Times editor defends journalism, quest for truth – The Detroit News
In an age when accusations of âfake newsâ abound, journalism is still a major medium that seeks truth â a role that aspiring professionals in the field must remember, the top editor at the New York Times said Friday night.
âJournalism right now is more important than itâs been in a long time,â New York Times Executive Editor Dean Baquet said after being honored at Wayne State University. âWe have an assault on âfake news.â A lot of politicians donât tell the truth. People are divided. … Itâs important for journalists today to understand that truth is the most important thing.â
The pursuit of facts and shedding light on serious developments were recurring themes at the 2017 Journalism Institute for Media Diversityâs Spirit of Diversity Awards.
Baquet was honored during the event at St. Andrewâs Hall on the Wayne State campus along with Bridge Magazine reporter Chastity Pratt Dawsey and several scholarship awardees.
The institute trains students for media careers and offers scholarships to study journalism, public relations or radio and television production at the university.
Many who spoke at the reception reminded the roughly 100 attendees that Baquet, Pratt Dawsey and others working in the profession today endeavor to inform the public, regardless of challenges.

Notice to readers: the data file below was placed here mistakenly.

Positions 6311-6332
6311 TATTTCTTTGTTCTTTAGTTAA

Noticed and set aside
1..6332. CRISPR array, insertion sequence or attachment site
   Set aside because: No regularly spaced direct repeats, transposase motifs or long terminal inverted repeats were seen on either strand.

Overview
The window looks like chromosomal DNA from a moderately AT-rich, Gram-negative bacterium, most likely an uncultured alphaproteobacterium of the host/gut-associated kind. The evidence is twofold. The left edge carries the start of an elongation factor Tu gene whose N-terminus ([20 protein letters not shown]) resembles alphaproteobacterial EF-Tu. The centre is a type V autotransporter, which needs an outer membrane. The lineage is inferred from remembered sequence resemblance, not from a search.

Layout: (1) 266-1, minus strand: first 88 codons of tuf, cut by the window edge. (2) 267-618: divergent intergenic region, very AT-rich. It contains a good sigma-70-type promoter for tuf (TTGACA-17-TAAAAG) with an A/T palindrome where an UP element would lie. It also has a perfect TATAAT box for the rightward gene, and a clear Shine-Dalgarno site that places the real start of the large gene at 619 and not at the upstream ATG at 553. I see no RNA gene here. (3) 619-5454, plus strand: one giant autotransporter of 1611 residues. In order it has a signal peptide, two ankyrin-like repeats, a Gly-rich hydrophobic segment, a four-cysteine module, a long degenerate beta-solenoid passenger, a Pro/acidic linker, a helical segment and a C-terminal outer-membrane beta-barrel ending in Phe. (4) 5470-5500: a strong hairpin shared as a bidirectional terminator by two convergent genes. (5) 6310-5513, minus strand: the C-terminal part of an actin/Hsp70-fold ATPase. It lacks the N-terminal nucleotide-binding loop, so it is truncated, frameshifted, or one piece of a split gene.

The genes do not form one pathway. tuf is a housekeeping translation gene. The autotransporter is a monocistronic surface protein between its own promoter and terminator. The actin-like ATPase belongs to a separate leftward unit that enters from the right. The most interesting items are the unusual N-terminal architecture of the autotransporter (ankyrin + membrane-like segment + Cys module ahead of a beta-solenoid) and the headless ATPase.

âThe news they produce is real news, not fake news,â said Matt Seeger, dean at the WSU College of Fine Performing and Communication Arts.
Baquetâs newspaper is among the media outlets President Donald Trump has dubbed âfake news.â
Amid other criticism of the press, Trump has also repeatedly referred to the New York Times as âfailing.â
Despite the accusations, Baquet â a Pulitzer Prize winner for investigative reporting who has been the Timesâ executive editor since 2014 â said some in the public still support journalistsâ work.
âWhen weâre under assault, people really and truly want us to succeed,â Baquet said, after receiving his award. âThey truly want us to be independent and fair.â
After meeting Baquet on Friday, Wayne State junior Aleanna Siacon felt more inspired on her path to becoming a journalist.
âWe have an opportunity to do unprecedented things in an unprecedented climate as student journalists,â she said.
Earning the Working in the Spirit of Diversity Award was Pratt Dawsey, who covers Michigan cities and urban affairs for Bridge magazine. She previously reported for the Detroit Free Press.
In a program booklet at the dinner Friday, the Journalism Institute for Media Diversity described her as having âbroken many of the biggest stories regarding education in the stateâs largest city over the past decade. Her work has resulted in the removal of superintendents, the jailing of corrupt officials and the demolition of blight around schools.â
A commitment to others drives her work, said Alicia Nails, the instituteâs director. âSheâs what journalism is all about.â
In her acceptance remarks, Pratt Dawsey reflected on advice she received earlier in her career to âjust do the work.â
âIâm just trying to do the work,â she said, adding that she aims to help improve Detroit through her coverage at Bridge.